This week, a brand new Lindblad Expeditions-National Geographic cruise ship set sail on its maiden voyage.
It left Juneau over the weekend and is making its way around Southeast Alaska all week. KFSK reporter Nora Saks caught up with the ship when it stopped in Petersburg on Monday, July 31.
The captain and crew of the National Geographic Quest sure picked a plum day for their first ever port call in Petersburg.
The sun, for once this summer, is blazing, and the blue and white sides of the cruise ship are gleaming. It was built in Whidbey Island, Washington, and construction on the $50 million dollar vessel finished just last week, a few days before the first passengers came aboard.
Vivian Euzent is one of those 100 lucky guests along for the ride. She’s just hopped out of an inflatable raft, after spending the morning exploring Kupreanof Island, across the narrows.
“We just went on a forest and bog hike. So we would walk at a good speed and then we would stop and learn about the plants, or learn about the geography of the area and how the climate affects them,” said Euzent.
The Quest is equipped with all sorts of adventure gear. In addition to zodiaks, they have kayaks, paddleboards, and bikes passengers can borrow. And there are lots of knowledgeable naturalist guides, and even an underwater specialist on board to help guests get to know and encounter the places they’re visiting.
For Euzent, who is from California,those opportunities are what sold her and made her want to explore Alaska this way.
“It has been wonderful,” said Euzent. “This is my first cruise ever.”
Captain Andrew Cook is also in high spirits. He was Captain of another Nat Geo ship, the Sea Bird, before assuming his role on the Quest.
“This ship just handles really well,” Cook said. “It’s a smooth ride, easy to drive, fun to drive, a much larger ship than the Sea Bird. Everything runs really well. It was great to start up the engines and the generators and feel the ship come to life. It’s done everything we asked it to.”
Cook enjoys the open bridge policy, and encourages folks to interact with him and the crew. He was also excited to share the Quest and all of its new features with members of the Petersburg community. He led local business owner Roxy Lee out onto the bow.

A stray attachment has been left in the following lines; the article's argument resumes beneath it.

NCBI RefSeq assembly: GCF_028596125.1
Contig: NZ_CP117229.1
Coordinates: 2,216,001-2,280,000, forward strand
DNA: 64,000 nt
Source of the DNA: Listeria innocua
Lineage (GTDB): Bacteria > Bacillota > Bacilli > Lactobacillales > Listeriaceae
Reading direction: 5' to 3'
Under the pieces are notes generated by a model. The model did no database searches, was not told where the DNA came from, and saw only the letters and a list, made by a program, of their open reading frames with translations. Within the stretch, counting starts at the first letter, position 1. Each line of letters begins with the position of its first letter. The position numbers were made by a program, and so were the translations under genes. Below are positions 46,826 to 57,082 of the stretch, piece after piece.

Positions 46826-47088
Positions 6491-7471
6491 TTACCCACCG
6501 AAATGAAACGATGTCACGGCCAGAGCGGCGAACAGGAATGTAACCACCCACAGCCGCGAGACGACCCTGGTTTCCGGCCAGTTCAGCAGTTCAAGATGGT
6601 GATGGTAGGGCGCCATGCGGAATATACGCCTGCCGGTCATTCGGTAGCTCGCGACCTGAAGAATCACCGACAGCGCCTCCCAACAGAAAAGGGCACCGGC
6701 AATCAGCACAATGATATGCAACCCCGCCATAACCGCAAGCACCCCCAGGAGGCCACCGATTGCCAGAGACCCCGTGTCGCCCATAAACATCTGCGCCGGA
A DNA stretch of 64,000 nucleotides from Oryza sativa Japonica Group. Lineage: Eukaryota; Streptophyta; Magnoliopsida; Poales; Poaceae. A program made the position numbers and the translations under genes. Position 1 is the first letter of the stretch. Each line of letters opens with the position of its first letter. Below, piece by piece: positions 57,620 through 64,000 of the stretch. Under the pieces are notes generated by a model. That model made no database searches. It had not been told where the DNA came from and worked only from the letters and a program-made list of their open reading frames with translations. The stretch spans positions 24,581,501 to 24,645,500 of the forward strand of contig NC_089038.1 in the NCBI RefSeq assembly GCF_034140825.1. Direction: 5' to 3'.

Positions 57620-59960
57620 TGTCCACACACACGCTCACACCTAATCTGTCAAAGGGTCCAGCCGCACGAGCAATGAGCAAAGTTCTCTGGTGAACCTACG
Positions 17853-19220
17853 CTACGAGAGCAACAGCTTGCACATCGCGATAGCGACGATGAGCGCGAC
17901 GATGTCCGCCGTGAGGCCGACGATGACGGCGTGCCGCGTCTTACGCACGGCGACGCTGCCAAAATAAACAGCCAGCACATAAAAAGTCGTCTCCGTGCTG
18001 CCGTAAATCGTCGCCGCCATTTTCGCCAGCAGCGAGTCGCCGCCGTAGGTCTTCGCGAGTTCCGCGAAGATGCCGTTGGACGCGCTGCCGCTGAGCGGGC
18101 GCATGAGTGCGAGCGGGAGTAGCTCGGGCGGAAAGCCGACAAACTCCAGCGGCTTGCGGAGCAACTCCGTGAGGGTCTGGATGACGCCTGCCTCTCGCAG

“The bow has always been the key area on the ship for our guests. We really wanted to add an element that would improve the viewing of wildlife,” said Cook. “So this platform allows guests to stand up, get up above the cap rail and the bow, and get good views of the whales, bears, all the wildlife.”
Lee, along with the Mayor, and representatives from the Petersburg Chamber of Commerce were invited on board – where they presented a special plaque, complete with rosemaling, to commemorate the occasion.
Lee said that years ago, Petersburg made a strategic decision not to accept bigger cruise ships because locals didn’t want the character of the town to disappear. Its success in preserving it is exactly what now makes it attractive to smaller and more customized ships like the Quest, which do provide a welcome infusion of tourist dollars and energy, in bite-sized pieces.
Mark Cappelletti, the Vice President of Expedition Development, thanked the town for it’s tradition of hospitality.
“Petersburg over the years has played such a key part in our expeditions,” he said. “We have guests coming on and they’re asking, Petersburg’s not going to be like Juneau is it? We’re like, no. It’s good, it’s quiet, you’re going to love it. You’re going to see a great Alaskan fishing town with Norwegian heritage.”
After the ship’s visit, locals witnessed it sail away, and then make a u-turn. It turns out, they were just following a pod of killer whales heading south.
The National Geographic Quest will be heading further south in a few months, tracing the coast and touring Central America over the winter.